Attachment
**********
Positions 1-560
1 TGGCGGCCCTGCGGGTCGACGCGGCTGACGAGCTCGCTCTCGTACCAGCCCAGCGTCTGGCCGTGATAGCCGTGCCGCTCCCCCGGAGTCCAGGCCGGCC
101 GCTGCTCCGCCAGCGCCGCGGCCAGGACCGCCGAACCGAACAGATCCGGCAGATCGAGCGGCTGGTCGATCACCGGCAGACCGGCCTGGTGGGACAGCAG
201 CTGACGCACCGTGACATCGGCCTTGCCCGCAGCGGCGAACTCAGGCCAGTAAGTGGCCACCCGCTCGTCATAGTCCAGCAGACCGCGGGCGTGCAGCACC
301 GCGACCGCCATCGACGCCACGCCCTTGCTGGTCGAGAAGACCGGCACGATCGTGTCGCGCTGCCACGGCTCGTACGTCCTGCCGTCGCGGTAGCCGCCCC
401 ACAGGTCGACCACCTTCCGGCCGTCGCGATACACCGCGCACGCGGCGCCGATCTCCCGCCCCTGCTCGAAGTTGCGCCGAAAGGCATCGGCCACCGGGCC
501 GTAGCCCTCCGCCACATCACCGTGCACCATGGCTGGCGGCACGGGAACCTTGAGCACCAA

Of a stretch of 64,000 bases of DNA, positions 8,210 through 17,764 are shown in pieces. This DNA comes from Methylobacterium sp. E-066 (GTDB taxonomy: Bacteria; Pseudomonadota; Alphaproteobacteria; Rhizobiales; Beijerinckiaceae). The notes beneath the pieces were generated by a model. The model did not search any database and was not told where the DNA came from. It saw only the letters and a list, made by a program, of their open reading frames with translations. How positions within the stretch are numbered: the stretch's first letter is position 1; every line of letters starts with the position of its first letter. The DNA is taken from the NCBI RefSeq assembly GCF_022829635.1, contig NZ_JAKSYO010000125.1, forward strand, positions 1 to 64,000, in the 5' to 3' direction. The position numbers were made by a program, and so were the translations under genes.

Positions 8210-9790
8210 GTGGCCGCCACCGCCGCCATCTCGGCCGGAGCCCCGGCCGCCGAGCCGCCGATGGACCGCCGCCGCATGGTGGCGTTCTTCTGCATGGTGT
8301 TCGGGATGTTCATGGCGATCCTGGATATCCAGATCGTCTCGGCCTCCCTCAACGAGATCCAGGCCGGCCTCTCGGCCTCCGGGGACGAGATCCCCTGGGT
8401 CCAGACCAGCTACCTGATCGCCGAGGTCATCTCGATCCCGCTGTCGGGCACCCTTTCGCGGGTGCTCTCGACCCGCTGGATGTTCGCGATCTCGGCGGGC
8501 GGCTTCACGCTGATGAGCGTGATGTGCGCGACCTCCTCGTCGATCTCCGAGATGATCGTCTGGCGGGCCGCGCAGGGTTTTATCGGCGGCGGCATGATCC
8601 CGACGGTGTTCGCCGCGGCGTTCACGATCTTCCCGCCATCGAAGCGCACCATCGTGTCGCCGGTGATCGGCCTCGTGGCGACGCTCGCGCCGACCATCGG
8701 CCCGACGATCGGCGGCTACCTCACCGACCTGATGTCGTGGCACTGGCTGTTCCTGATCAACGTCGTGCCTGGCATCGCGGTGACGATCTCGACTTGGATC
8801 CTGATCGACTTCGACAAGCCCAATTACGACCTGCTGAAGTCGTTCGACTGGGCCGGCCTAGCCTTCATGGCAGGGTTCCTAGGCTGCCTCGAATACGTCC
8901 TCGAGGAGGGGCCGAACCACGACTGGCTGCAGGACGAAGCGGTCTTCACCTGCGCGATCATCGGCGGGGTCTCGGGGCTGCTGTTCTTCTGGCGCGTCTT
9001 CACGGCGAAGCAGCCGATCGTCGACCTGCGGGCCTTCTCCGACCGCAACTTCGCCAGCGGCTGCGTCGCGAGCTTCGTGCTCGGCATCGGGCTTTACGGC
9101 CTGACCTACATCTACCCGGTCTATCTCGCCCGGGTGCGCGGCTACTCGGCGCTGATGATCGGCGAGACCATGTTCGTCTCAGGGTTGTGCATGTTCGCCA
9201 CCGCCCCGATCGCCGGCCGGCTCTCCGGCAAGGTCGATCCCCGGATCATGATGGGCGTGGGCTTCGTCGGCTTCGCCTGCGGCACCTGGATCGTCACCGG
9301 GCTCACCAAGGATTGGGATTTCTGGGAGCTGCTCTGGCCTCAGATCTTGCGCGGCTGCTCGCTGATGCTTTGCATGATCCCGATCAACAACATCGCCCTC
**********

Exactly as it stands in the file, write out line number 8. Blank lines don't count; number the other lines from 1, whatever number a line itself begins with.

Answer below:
Of a stretch of 64,000 bases of DNA, positions 8,210 through 17,764 are shown in pieces. This DNA comes from Methylobacterium sp. E-066 (GTDB taxonomy: Bacteria; Pseudomonadota; Alphaproteobacteria; Rhizobiales; Beijerinckiaceae). The notes beneath the pieces were generated by a model. The model did not search any database and was not told where the DNA came from. It saw only the letters and a list, made by a program, of their open reading frames with translations. How positions within the stretch are numbered: the stretch's first letter is position 1; every line of letters starts with the position of its first letter. The DNA is taken from the NCBI RefSeq assembly GCF_022829635.1, contig NZ_JAKSYO010000125.1, forward strand, positions 1 to 64,000, in the 5' to 3' direction. The position numbers were made by a program, and so were the translations under genes.